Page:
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Friday, 29 November, 2002, 21:54 GMT
World deal for cheap drugs stalls
Baby asleep next to anti-Aids drugs in South Africa
The idea of allowing generic drugs was agreed last year
Talks to reach an international agreement to ensure developing countries can access essential medicines to treat people with the HIV/Aids virus and other serious conditions have broken down.

The talks, aimed at relaxing the rules on pharmaceutical patents, ended without agreement at the World Trade Organisation in Geneva on Friday.

The principle of allowing developing countries access to cheap versions of drugs still protected by copyright had been agreed at WTO talks a year ago.


The devil is in the detail, and this is indeed what we have found

Eduardo Perez Motta, talks chairman
But delegates from African countries at the talks said they were unhappy because the terms now being discussed are more narrow. The WTO has until the end of the month to secure a deal.

Experts have warned that unless a deal is struck in the coming weeks, many people will continue to miss out on vaccines and other life-saving medication.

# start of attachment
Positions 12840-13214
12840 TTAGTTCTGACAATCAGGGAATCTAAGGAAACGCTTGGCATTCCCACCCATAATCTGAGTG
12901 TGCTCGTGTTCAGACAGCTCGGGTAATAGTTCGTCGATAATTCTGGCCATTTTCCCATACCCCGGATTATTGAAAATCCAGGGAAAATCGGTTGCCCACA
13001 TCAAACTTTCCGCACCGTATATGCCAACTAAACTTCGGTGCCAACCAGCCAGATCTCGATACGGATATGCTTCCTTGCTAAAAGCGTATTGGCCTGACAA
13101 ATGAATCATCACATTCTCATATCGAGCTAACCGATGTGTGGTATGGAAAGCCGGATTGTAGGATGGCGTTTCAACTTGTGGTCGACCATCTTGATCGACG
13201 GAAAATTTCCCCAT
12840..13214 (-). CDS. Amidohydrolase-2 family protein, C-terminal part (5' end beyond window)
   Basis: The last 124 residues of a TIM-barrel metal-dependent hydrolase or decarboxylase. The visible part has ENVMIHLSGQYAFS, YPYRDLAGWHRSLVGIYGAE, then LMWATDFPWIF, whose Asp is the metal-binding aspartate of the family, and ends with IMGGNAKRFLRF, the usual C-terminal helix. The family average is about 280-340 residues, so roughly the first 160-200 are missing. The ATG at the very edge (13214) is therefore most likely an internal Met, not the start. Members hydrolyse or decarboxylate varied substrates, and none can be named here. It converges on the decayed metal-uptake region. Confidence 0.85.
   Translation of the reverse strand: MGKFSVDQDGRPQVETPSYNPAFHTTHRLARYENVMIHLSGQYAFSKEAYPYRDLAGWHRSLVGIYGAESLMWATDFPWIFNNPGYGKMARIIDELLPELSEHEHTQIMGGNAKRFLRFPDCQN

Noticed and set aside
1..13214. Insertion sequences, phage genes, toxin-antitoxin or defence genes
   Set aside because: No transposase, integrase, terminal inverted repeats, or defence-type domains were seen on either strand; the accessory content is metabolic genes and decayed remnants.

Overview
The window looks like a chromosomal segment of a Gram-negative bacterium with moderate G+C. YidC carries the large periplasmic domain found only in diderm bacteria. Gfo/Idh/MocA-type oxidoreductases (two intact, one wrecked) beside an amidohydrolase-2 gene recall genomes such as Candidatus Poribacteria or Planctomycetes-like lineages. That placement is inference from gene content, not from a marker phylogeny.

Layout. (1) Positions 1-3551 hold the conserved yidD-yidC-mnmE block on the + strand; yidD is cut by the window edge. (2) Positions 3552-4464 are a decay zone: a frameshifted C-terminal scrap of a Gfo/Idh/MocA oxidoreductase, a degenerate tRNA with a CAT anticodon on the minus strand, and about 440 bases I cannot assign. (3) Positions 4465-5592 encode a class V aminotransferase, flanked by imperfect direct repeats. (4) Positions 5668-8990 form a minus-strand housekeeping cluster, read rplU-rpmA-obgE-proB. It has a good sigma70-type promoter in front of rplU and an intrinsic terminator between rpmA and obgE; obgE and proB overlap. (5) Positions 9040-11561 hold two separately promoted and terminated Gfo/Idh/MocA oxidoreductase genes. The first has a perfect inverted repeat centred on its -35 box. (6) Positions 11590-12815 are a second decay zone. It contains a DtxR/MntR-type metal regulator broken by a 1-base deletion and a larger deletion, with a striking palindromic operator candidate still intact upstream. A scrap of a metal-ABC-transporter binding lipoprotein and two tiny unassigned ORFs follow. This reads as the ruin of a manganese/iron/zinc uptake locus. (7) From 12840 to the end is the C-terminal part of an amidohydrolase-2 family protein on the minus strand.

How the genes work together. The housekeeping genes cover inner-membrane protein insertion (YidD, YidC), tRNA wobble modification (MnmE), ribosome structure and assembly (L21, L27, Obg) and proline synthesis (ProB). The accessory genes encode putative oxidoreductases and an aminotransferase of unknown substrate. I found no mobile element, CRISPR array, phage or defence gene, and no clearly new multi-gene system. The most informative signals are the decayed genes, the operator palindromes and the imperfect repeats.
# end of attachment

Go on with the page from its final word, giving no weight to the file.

Developing countries are demanding access to drugs to treat people with HIV or Aids as well as malaria, tuberculosis and other serious conditions.

Patent rules

Under the current rules, countries are required to respect patents for 20 years.

This prevents companies from developing similar drugs and selling them more cheaply.

Aids drugs
Aids drugs are too expensive for many governments

The WTO talks are aimed at relaxing the rules on intellectual property rights to enable countries in need to import cheaper versions of essential drugs.

In a statement, the chairman of the talks Eduardo Perez Motta of Mexico, said countries were still committed to striking a deal.

"While we all would have liked to have completed our work by now, it is in the nature of these types of exercises that it is difficult to reach a decision before the time available has been used to the full.

"The matter that we are dealing with is a complex one. Moreover, it is one which engages the interests of many sections of the societies that we represent."

He said everyone at the talks remained committed to resolving the problem by the end of the year.

"As I have always cautioned, the devil is in the detail, and this is indeed what we have found," Mr Perez Motta said.


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09 Nov 01 | Health
13 Nov 01 | Business
24 Nov 02 | Health
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08 Jul 02 | Africa
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